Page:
JavaFX JIRA issues moving to JBS

Richard Bair richard.bair at
Wed Apr 15 14:54:04 UTC 2015

Hi everybody,

Moving to JBS is both good and bad. The good:
Reduce costs associated with the project
Reduce internal overhead for development processes (everybody on Java uses JBS for everything so having a second JIRA makes everything harder with release management, management, even engineers who have to switch from one to the other)
JBS has dedicated engineering for support and maintenance, upgrades, etc
Making OpenJFX more of a core component of OpenJDK
Issues can be indexed on Google etc. (no account required to view issues)

The bad:
Contributing is hard (nay, impossible?) if you are not at least an OpenJDK Author

This last bullet is a huge problem IMO and the reason why we didn’t roll out a migration to JBS 1-2 years ago. But that is an OpenJDK policy issue, and all we can do is raise the issue and voice support for a more lenient policy. I actually don’t know if <> allows you to comment on your own bug, but I don’t think it does. What happens if you file a bug and the dev cannot reproduce? Or they need more info? How do you add more info? I’m not even sure this is possible without emailing the engineer directly.

> From what I see, JBS still doesn't support self-creation of accounts.

This is correct. The only way for people to file issues freely is through

> perhaps I can ask for one and perhaps Oracle would grant one (to be verified).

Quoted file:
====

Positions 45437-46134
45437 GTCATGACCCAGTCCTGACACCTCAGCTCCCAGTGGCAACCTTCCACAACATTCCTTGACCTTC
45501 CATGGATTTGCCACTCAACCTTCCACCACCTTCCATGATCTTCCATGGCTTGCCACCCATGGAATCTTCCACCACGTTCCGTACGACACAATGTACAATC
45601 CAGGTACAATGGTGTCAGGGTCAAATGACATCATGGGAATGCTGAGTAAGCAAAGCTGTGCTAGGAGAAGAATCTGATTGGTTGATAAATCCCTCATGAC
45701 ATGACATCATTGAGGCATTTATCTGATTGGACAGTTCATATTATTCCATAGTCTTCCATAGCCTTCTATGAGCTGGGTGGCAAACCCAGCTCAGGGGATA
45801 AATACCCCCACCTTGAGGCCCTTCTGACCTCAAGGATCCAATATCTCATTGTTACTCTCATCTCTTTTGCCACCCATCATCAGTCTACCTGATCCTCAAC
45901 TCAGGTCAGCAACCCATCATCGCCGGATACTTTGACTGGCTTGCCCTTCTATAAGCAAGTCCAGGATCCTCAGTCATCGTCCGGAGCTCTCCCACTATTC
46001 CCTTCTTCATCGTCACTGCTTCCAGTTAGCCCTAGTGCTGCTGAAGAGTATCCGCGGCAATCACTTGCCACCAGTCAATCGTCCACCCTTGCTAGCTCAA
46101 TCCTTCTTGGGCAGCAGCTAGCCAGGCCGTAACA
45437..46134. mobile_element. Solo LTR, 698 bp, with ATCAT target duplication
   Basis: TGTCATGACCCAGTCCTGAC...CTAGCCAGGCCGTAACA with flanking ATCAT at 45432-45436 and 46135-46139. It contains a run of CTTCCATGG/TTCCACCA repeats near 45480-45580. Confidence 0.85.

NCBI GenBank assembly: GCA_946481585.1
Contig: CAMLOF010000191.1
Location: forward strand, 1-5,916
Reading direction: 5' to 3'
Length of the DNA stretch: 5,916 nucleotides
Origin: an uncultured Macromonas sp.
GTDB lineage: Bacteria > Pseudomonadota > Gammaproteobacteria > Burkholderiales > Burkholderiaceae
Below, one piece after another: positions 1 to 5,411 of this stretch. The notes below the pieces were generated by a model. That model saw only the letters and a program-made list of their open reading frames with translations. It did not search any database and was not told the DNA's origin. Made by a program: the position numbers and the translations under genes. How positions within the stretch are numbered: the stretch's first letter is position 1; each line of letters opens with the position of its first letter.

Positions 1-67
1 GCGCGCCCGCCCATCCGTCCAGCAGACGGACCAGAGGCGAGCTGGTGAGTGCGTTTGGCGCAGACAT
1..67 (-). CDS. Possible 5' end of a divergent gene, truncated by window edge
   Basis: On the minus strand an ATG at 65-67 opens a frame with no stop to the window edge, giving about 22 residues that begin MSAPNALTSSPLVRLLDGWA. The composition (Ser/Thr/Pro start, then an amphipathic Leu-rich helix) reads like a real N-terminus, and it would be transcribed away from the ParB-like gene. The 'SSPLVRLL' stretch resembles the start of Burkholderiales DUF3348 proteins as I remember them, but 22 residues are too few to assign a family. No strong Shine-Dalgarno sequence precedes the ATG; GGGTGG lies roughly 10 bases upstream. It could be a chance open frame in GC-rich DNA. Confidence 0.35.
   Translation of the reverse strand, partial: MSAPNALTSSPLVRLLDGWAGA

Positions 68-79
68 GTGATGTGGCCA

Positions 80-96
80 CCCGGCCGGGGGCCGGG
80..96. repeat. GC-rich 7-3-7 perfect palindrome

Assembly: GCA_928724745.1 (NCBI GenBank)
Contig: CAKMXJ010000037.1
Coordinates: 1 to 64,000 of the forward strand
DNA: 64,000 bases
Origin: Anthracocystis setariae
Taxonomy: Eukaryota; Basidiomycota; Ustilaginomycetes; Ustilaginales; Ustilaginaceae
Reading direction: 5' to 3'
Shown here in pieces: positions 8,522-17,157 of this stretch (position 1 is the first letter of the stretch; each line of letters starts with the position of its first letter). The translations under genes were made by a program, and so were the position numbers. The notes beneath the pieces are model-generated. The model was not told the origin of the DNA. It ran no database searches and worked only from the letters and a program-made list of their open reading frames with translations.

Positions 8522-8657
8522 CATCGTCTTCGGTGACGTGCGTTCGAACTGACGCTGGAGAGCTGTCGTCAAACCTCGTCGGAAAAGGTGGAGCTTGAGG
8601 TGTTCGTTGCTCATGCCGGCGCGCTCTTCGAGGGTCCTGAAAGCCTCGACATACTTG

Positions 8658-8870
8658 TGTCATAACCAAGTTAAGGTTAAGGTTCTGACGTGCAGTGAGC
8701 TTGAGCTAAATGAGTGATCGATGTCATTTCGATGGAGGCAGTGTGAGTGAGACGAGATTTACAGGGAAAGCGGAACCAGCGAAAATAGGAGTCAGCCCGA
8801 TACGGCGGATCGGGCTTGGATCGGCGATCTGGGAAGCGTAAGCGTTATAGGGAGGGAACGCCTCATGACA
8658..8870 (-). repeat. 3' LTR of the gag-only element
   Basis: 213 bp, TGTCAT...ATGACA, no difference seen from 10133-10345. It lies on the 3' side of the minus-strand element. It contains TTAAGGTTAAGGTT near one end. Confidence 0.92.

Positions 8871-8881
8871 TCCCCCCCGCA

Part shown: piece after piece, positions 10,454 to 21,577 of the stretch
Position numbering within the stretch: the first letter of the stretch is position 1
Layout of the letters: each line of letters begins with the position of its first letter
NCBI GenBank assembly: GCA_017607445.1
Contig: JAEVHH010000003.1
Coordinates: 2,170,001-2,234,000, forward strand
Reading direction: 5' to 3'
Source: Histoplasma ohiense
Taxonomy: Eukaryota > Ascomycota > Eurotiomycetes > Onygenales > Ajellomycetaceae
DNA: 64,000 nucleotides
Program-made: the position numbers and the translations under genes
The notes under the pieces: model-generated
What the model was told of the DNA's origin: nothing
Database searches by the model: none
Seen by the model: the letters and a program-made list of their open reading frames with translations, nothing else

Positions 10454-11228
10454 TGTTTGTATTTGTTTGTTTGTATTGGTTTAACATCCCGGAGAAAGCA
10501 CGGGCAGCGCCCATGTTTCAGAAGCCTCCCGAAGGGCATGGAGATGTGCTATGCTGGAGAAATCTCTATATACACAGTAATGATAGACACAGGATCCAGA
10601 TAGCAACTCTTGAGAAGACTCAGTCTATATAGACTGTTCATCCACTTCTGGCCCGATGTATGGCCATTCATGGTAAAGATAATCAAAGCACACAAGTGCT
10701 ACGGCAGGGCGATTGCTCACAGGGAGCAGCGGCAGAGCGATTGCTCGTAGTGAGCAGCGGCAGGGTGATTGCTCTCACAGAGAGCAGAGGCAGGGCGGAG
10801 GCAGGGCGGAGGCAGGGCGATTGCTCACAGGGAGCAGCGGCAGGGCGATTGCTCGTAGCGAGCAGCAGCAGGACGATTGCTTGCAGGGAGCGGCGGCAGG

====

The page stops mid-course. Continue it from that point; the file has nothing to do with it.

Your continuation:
I am certain you could get one, you’ve been an active member of the community for a long time.

> But I don't think this would apply for a common employee of a corporate that, among other things, also develops in Java; not mentioning that not having the possibility of instantly signing in is not good, and would discourage almost everybody I know. The "bridge" offered by is cumbersome too. In any case, this is completely different from any other FLOSS project around, where access to the issue tracker is immediate and easy.

I agree.

> I understand that, being Java so popular, Oracle might fear some kind of massive, low-level posting of issues, that would be expensive to manage. If this is the case, let's discuss it.

This is exactly the issue. We know from the last 20 years that in fact we get a huge amount of completely bogus bugs that get filed via <> (previously <>). Wild stuff from end users like “I can’t reboot my computer” and so forth. The concern with JBS (as I understand it) was that we’d end up with 10’s or 100,000’s of thousands of user accounts, many of which would be one-shot submitters associated with bogus issues.

One solution would be if Atlasssian had some kind of “guest” mode where submitter accounts could be created but they would not show up in lists for things like assignees etc so they don’t clutter other views. Another solution could be to have a system whereby anybody who submits a good issue through <> would get an email allowing them to sign up on JBS if they had an issue.

Or, maybe the concern is actually not a problem — since Applets etc would point towards <>, the only people (hopefully) coming to JBS are serious developers, the doors could be opened.

Dalibor would probably know the right alias to discuss the JBS policy, and I do believe, personally, that the policy is too restrictive and discourages cooperation and needs to be changed. But I also think moving to JBS is a good thing for a bunch of other reasons (and cost cutting can’t be ignored) and actually I’m looking forward to the ability to browse issues without having to get an account (not like I don’t have an account, but I mean for all the folks out there who just want to see the issues :-)).


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